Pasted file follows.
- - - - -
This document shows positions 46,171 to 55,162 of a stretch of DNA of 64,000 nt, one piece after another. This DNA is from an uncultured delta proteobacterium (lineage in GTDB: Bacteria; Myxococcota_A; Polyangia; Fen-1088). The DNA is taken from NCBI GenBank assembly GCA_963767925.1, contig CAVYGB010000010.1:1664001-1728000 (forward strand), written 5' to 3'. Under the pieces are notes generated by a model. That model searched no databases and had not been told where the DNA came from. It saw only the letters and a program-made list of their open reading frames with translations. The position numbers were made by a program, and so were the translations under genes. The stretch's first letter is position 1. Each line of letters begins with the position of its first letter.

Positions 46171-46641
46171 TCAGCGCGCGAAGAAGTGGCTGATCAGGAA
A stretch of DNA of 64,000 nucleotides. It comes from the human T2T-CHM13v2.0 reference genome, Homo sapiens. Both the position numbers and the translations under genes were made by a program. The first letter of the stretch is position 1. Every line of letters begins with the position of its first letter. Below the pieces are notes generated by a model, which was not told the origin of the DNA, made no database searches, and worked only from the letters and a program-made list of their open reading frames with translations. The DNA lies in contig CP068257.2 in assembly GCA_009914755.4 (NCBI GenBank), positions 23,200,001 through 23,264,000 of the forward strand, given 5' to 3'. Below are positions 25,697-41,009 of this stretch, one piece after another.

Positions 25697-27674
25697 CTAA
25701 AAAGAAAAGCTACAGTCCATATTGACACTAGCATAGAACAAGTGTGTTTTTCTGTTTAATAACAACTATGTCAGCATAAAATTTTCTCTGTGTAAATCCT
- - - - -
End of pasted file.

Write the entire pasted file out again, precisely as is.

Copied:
This document shows positions 46,171 to 55,162 of a stretch of DNA of 64,000 nt, one piece after another. This DNA is from an uncultured delta proteobacterium (lineage in GTDB: Bacteria; Myxococcota_A; Polyangia; Fen-1088). The DNA is taken from NCBI GenBank assembly GCA_963767925.1, contig CAVYGB010000010.1:1664001-1728000 (forward strand), written 5' to 3'. Under the pieces are notes generated by a model. That model searched no databases and had not been told where the DNA came from. It saw only the letters and a program-made list of their open reading frames with translations. The position numbers were made by a program, and so were the translations under genes. The stretch's first letter is position 1. Each line of letters begins with the position of its first letter.

Positions 46171-46641
46171 TCAGCGCGCGAAGAAGTGGCTGATCAGGAA
A stretch of DNA of 64,000 nucleotides. It comes from the human T2T-CHM13v2.0 reference genome, Homo sapiens. Both the position numbers and the translations under genes were made by a program. The first letter of the stretch is position 1. Every line of letters begins with the position of its first letter. Below the pieces are notes generated by a model, which was not told the origin of the DNA, made no database searches, and worked only from the letters and a program-made list of their open reading frames with translations. The DNA lies in contig CP068257.2 in assembly GCA_009914755.4 (NCBI GenBank), positions 23,200,001 through 23,264,000 of the forward strand, given 5' to 3'. Below are positions 25,697-41,009 of this stretch, one piece after another.

Positions 25697-27674
25697 CTAA
25701 AAAGAAAAGCTACAGTCCATATTGACACTAGCATAGAACAAGTGTGTTTTTCTGTTTAATAACAACTATGTCAGCATAAAATTTTCTCTGTGTAAATCCT